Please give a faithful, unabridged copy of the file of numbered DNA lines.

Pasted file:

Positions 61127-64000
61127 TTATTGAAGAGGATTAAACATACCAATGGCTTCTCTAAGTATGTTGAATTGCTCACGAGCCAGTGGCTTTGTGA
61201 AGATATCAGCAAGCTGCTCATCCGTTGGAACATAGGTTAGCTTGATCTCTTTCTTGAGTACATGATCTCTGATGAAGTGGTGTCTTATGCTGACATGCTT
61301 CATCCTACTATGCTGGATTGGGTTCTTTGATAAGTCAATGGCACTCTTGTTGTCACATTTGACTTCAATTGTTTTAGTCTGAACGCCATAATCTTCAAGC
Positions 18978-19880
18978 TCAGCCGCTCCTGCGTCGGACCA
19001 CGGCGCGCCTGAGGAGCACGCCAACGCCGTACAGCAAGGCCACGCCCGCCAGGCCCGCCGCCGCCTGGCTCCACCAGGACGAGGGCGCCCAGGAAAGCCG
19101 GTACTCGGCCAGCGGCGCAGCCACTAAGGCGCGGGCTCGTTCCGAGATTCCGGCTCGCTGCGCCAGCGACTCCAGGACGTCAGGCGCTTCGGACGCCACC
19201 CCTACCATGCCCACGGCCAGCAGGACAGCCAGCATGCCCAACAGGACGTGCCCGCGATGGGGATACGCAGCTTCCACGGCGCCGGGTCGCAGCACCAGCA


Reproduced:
Positions 61127-64000
61127 TTATTGAAGAGGATTAAACATACCAATGGCTTCTCTAAGTATGTTGAATTGCTCACGAGCCAGTGGCTTTGTGA
61201 AGATATCAGCAAGCTGCTCATCCGTTGGAACATAGGTTAGCTTGATCTCTTTCTTGAGTACATGATCTCTGATGAAGTGGTGTCTTATGCTGACATGCTT
61301 CATCCTACTATGCTGGATTGGGTTCTTTGATAAGTCAATGGCACTCTTGTTGTCACATTTGACTTCAATTGTTTTAGTCTGAACGCCATAATCTTCAAGC
Positions 18978-19880
18978 TCAGCCGCTCCTGCGTCGGACCA
19001 CGGCGCGCCTGAGGAGCACGCCAACGCCGTACAGCAAGGCCACGCCCGCCAGGCCCGCCGCCGCCTGGCTCCACCAGGACGAGGGCGCCCAGGAAAGCCG
19101 GTACTCGGCCAGCGGCGCAGCCACTAAGGCGCGGGCTCGTTCCGAGATTCCGGCTCGCTGCGCCAGCGACTCCAGGACGTCAGGCGCTTCGGACGCCACC
19201 CCTACCATGCCCACGGCCAGCAGGACAGCCAGCATGCCCAACAGGACGTGCCCGCGATGGGGATACGCAGCTTCCACGGCGCCGGGTCGCAGCACCAGCA